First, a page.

What has me upset is this quote in particular: “While there seems to be little chance of explicit LGBT romance in this entry, one can hope Singer (Bryan Singer, the film’s director) will be more inclusive in his already-announced sequel, X-Men: Apocalypse.” Although the comic, through all its various story arcs, broke boundaries for featuring Lesbian, Gay, and Bisexual characters, the film have yet to include a single LGB identified character. Well, that’s not completely true, some of those characters have been in the films, such as Mystique and Colossus (Ultimate X-Men), just without their LGB identities. I don’t believe that the X-Men franchise should continue to be praised for its “nod at queer fans in the audience” when it could be doing so much more.
I do, however, believe that the underlying issue here is that the mainstream movie industry just is not were it needs to be. I believe that mainstream comic book industry has been outpacing the movie industry for years, which is truly unfortunate because it is through these films that a large segment of the population gets their only glimpse at these incredible characters and story arcs. The X-Men comics, in particular, have undergone a pretty intense transformation in an effort to be more inclusive; after all, the mutants of X-Men were always intend to represent all the segments of the population who were ever seen as being “different.” Here are just a few of X-men’s most recent developments:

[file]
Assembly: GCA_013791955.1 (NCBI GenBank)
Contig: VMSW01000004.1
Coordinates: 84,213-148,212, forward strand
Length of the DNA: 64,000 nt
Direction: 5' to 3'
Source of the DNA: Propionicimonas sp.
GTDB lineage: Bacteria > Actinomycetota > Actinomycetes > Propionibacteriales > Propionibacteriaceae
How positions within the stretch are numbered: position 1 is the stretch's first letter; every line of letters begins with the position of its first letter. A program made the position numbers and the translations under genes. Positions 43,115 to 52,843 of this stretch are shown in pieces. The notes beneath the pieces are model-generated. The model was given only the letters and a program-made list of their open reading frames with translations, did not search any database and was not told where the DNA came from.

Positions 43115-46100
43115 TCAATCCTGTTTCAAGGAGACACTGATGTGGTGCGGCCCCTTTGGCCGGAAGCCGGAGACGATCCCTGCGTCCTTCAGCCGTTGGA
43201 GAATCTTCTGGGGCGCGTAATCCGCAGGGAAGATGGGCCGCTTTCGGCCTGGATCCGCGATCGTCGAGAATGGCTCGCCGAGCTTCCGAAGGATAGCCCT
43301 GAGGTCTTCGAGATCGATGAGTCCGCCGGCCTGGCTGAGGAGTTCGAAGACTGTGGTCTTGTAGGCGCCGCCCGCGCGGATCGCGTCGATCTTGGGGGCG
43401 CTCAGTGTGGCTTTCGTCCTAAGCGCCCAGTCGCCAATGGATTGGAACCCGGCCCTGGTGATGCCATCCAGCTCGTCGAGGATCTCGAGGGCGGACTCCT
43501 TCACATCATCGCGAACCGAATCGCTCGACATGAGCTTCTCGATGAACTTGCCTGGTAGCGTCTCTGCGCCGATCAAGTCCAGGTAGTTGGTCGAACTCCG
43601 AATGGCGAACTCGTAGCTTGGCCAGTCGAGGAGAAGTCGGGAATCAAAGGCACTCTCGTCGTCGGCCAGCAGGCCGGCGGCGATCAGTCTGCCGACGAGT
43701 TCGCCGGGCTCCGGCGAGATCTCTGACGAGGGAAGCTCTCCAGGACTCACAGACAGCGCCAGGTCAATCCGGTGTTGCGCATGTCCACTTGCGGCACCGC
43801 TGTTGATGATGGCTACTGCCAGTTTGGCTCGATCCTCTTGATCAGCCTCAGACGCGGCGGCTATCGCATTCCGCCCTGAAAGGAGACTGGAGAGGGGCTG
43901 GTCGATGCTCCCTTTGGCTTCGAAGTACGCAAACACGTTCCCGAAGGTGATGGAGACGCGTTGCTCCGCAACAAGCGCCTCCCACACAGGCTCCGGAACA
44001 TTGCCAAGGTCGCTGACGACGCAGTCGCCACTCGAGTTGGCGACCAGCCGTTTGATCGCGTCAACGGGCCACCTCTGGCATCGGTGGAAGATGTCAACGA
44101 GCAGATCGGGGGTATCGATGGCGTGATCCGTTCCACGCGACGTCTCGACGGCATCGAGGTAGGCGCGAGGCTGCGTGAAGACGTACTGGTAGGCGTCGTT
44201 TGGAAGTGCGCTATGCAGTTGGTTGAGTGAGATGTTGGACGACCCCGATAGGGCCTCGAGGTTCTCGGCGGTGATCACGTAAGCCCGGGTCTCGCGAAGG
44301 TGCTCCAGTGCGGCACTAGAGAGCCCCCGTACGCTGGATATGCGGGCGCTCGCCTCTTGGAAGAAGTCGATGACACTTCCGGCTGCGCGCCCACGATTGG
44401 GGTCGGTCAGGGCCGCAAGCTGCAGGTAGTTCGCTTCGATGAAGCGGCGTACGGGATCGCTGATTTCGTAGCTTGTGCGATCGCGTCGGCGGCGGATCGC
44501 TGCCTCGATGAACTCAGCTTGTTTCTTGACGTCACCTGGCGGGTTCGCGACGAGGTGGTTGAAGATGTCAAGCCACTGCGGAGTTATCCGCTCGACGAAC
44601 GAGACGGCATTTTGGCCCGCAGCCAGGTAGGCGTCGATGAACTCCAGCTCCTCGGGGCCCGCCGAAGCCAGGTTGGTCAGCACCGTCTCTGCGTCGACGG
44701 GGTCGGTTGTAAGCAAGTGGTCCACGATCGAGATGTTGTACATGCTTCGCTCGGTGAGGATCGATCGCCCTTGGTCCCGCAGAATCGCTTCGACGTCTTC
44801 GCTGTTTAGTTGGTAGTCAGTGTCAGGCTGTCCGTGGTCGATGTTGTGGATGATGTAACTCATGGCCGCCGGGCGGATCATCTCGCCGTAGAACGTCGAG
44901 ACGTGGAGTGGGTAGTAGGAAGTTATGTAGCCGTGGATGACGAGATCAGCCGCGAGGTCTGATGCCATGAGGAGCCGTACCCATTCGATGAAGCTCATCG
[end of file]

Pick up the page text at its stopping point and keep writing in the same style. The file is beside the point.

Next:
Personally, I love X-Men because it features bisexual characters, which I feel are constantly underrepresented in movies, books, and television. X-Men’s Mystique and Rictor are still open to being hot messes, however, the X-Men movie franchise’s straight Mystique is still open to being a hot mess for entirely different reasons (Come on Mystique! Where did your clothes go!?!). I find X-Men's inclusion efforts to be a positive step forward and I am excited to see X-Men’s cast of LGBTQ identified characters expand and diversify. X-Men continues to question societal norms and what it mean to be labelled as “different” and I for one am glad that LGBTQ community can be a part of that inquiry. I just find it incredibly sad and unfortunate that this aspect of the comic book seems to consistently get left out of the film adaptations.
There is much work to be done with regard to how LGBTQ identified individuals are portrayed, or in this case, excluded by the mainstream movie industry. Let’s hope that some of that work can be accomplished before X-Men: Apocalypse starts production!